Focusing on my Future Self

Published on Jul 21, 2020

I drank too much caffeine too late in the day yesterday. So I fell asleep at 1:30. So I got up about 8:30, too late to do my morning routine before starting work. Now I’m in a bad mood. It all started with the decision to drink a bunch of iced tea in the mid afternoon. One small decision that is still hurting me almost 24 hours later.

I thought to myself at the time that it was risky to drink that much caffeine that late in the day. But I talked myself into it, telling myself it wasn’t that much caffeine and it wasn’t that late in the day. I didn’t think enough about my future self. Myself in 8 hours, tossing and turning and frustrated and angry at himself. If I had thought ahead, I might not have had the extra caffeine.

Or what if I had thought further forward, to myself in three months. What would he do? He would be getting up early every day to have time for a strong morning routine. So he would have to be going to sleep early. So he would have to be setting himself up to sleep early. So he would not be drinking two tall glasses of iced tea at 3 PM.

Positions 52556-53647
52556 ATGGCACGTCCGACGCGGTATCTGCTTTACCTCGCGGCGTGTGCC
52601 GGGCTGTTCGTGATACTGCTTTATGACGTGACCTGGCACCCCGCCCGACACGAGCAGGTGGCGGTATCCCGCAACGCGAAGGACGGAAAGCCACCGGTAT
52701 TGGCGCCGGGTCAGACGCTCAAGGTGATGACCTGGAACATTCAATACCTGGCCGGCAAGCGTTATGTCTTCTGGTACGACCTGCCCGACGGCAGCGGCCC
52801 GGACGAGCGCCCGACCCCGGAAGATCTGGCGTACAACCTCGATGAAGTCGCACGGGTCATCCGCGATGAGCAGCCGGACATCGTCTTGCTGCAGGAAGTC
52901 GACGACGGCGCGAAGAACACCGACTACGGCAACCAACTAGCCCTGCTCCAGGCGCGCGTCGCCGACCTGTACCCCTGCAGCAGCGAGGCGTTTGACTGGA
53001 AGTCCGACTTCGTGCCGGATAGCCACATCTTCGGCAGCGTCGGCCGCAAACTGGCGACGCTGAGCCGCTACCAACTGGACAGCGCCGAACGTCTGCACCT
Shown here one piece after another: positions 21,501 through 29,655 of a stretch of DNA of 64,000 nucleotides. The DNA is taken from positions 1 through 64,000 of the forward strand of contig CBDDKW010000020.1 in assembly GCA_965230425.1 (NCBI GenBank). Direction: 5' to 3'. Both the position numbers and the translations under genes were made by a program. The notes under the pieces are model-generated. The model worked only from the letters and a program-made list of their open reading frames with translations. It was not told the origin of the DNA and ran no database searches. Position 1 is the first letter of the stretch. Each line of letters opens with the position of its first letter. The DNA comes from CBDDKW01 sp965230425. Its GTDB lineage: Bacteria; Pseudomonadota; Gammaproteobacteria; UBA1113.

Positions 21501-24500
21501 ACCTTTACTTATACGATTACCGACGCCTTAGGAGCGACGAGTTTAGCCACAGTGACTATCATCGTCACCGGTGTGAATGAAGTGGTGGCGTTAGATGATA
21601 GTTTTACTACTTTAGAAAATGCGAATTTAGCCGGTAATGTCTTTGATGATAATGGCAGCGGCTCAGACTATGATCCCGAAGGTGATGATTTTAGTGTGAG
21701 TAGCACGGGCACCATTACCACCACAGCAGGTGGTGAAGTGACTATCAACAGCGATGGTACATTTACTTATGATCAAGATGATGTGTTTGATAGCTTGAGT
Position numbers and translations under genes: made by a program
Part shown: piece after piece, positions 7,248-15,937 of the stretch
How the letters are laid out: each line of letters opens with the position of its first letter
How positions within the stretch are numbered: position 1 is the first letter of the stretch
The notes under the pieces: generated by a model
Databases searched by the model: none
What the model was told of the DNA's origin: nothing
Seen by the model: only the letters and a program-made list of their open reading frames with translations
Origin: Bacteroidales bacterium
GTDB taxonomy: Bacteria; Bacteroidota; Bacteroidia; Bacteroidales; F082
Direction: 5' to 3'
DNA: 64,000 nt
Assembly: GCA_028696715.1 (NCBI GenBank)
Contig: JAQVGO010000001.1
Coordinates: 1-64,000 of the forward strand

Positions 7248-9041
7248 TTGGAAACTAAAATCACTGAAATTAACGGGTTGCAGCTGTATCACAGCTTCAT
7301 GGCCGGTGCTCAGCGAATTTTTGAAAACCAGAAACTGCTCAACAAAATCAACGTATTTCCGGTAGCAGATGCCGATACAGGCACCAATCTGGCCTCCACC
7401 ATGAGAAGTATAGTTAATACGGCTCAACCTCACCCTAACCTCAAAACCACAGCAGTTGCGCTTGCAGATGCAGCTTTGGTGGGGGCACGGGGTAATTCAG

Ultimately when I do something that conflicts with my better impulses, I am voting for my more dissolute, aimless self. I am neglecting the better side of myself, the emerging future self that I am working on. The answer, as Benjamin Hardy says in his new book Personality Isn’t Permanent, is to filter my decisions through my goals, with my true long term desires in mind. To ask if the decision is consistent with my goals, and to change it if it isn’t. Otherwise I’ll be taking actions without really getting anywhere.